An open letter to feminists

Dear feminists,
It has recently come to my attention that many of you are missing the point of the MHRM. I won’t pretend to know what it’s like anesthetized to the world around you by a single-minded fixation, but it’s getting to the point where someone needs to sit down with you, calm you down, and explain the current situation. I know, that sounded terribly oppressive, and I know how much you hate mansplaining, but if you’re going to pretend you fight for men’s rights you may need to listen to men once in a blue moon.
And yes, I’m aware that your domesticated pet-feminist male sycophants agree with you, but thankfully they don’t speak for all men, even if it is comforting and convenient for you to believe otherwise.
Let me first say that I honestly see the validity of feminism, I really do. Many of you have gone insane, but somewhere buried in the ravenous culture-destroying sandstorm of your discontent lies the simple validity of your movement. Feminism is merely an expression of post-industrial female humanity that seeks to free itself from male authority. I get that. My grandmother was a feminist and a wonderful lady. What many contemporary feminists don’t seem to appreciate is that there is a flip side to this coin. With authority comes obligation, and the validity of the MHRM is that it seeks to free post-industrial male humanity from obligation to women.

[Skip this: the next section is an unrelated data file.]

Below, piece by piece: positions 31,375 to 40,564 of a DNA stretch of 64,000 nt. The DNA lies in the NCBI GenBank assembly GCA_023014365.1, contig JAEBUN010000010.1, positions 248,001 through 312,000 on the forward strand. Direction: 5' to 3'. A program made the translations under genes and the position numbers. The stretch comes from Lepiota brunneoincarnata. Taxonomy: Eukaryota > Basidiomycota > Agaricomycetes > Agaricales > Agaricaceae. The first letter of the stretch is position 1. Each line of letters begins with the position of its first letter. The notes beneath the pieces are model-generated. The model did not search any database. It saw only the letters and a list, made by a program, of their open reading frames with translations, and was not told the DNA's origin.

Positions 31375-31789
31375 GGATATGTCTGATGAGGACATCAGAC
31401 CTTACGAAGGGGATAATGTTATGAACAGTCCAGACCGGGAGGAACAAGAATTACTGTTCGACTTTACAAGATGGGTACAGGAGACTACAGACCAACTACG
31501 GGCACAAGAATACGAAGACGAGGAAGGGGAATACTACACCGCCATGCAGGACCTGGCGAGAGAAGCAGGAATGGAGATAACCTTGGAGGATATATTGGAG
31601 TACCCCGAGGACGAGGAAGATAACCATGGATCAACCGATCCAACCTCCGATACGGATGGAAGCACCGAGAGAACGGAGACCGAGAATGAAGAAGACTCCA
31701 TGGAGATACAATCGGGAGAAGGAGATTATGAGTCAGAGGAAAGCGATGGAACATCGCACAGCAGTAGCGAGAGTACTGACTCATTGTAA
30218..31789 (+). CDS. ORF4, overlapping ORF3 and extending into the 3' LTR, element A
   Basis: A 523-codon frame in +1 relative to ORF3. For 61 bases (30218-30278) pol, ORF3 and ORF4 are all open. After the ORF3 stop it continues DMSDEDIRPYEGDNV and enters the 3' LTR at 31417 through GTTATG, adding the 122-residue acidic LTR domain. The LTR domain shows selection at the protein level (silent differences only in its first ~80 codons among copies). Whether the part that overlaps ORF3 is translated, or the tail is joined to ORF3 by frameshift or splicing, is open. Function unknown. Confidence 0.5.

Both of these post-industrial egalitarian goals, freeing women from male authority and freeing men from female obligation, could easily have coexisted under the same roof. Instead, for the past 50 years feminism has insisted on making the discussion one entirely about male authority. Those people intelligent enough to see this are now mostly pissed off about it, and attempting to convince us that misandry doesn’t exist or that women are de facto oppressed will no longer work. Many men and women see an unfair and ever-expanding unhealthy male obligation to women in our culture.